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“If the broad light of day could be let in upon men’s actions, it would purify them as the sun disinfects”
SUPREME COURT JUSTICE LOUIS D. BRANDEIS
The Ralph M. Brown Act, was an act of the California State Legislature, authored by Assembly member Ralph M. Brown and passed in 1953, that guaranteed the public’s right to attend and participate in meetings of local legislative bodies.
The Brown Act, originally a 686 word statute that has grown substantially over the years, was enacted in response to mounting public concerns over informal, undisclosed meetings held by local elected officials. City councils, county boards, and other local government bodies were avoiding public scrutiny by holding secret “workshops” and “study sessions.” The Brown Act solely applies to California city and county government agencies, boards, and councils. The current Brown Act may be found here and the AB1234 act on ethics may be found here.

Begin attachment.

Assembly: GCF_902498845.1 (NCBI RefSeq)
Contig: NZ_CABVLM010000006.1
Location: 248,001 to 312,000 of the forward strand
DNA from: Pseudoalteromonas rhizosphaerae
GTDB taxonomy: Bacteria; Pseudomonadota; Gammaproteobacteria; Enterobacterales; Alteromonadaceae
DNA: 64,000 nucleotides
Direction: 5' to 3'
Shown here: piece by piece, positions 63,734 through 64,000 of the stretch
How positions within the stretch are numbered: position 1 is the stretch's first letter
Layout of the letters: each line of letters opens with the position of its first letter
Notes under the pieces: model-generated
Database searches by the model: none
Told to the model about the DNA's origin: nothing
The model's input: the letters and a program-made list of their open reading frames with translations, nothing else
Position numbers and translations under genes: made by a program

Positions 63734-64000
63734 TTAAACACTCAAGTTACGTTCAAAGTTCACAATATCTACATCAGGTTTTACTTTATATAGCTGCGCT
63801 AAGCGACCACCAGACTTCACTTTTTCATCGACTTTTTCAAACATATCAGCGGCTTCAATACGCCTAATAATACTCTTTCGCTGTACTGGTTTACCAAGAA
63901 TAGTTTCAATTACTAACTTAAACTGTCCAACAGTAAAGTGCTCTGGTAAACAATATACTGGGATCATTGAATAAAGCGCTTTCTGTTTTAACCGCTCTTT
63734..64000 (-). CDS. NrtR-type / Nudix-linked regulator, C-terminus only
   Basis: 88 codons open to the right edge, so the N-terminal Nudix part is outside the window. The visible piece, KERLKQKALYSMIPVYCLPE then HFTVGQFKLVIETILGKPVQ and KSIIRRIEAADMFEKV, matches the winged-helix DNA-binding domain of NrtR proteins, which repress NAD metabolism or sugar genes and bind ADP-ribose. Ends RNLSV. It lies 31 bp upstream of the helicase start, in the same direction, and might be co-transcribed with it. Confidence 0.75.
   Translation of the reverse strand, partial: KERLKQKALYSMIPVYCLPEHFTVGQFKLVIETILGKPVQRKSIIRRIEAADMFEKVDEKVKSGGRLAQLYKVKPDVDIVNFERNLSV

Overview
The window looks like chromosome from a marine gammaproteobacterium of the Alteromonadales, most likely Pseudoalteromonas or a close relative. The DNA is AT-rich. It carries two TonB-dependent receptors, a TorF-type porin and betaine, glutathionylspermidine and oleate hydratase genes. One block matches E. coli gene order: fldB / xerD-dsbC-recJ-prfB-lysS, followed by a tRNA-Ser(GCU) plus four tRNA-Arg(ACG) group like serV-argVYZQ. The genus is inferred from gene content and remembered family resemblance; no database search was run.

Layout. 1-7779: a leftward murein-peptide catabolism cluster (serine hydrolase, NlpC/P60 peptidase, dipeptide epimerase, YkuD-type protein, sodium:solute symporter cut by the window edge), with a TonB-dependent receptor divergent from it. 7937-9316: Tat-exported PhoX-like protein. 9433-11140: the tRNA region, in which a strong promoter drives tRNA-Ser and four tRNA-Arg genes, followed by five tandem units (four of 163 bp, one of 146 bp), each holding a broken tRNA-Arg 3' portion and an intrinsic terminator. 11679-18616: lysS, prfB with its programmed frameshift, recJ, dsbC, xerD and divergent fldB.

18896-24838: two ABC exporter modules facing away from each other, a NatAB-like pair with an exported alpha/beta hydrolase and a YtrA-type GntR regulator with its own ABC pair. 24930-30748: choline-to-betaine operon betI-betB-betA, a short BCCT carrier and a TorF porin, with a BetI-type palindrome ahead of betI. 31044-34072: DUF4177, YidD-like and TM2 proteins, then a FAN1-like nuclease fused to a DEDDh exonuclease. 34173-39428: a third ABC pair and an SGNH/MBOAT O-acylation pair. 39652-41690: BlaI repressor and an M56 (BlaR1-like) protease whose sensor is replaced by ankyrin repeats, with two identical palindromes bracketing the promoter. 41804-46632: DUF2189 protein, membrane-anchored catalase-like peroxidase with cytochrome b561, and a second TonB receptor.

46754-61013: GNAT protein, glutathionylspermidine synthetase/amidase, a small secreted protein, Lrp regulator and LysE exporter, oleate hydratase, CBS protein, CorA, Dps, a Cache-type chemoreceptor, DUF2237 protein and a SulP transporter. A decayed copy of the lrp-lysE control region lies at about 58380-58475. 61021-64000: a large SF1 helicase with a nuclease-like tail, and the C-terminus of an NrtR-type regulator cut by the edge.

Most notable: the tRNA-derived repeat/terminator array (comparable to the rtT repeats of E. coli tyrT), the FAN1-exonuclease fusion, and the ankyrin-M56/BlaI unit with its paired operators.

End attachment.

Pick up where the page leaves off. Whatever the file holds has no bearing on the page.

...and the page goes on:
The introduction to the Brown Act describes its purpose and intent:
In enacting this chapter, the Legislature finds and declares that the public commissions, boards and councils and the other public agencies in this State exist to aid in the conduct of the people’s business. It is the intent of the law that their actions be taken openly and that their deliberations be conducted openly. The people of this State do not yield their sovereignty to the agencies which serve them. The people, in delegating authority, do not give their public servants the right to decide what is good for the people to know and what is not good for them to know. The people insist on remaining informed so that they may retain control over the instruments they have created.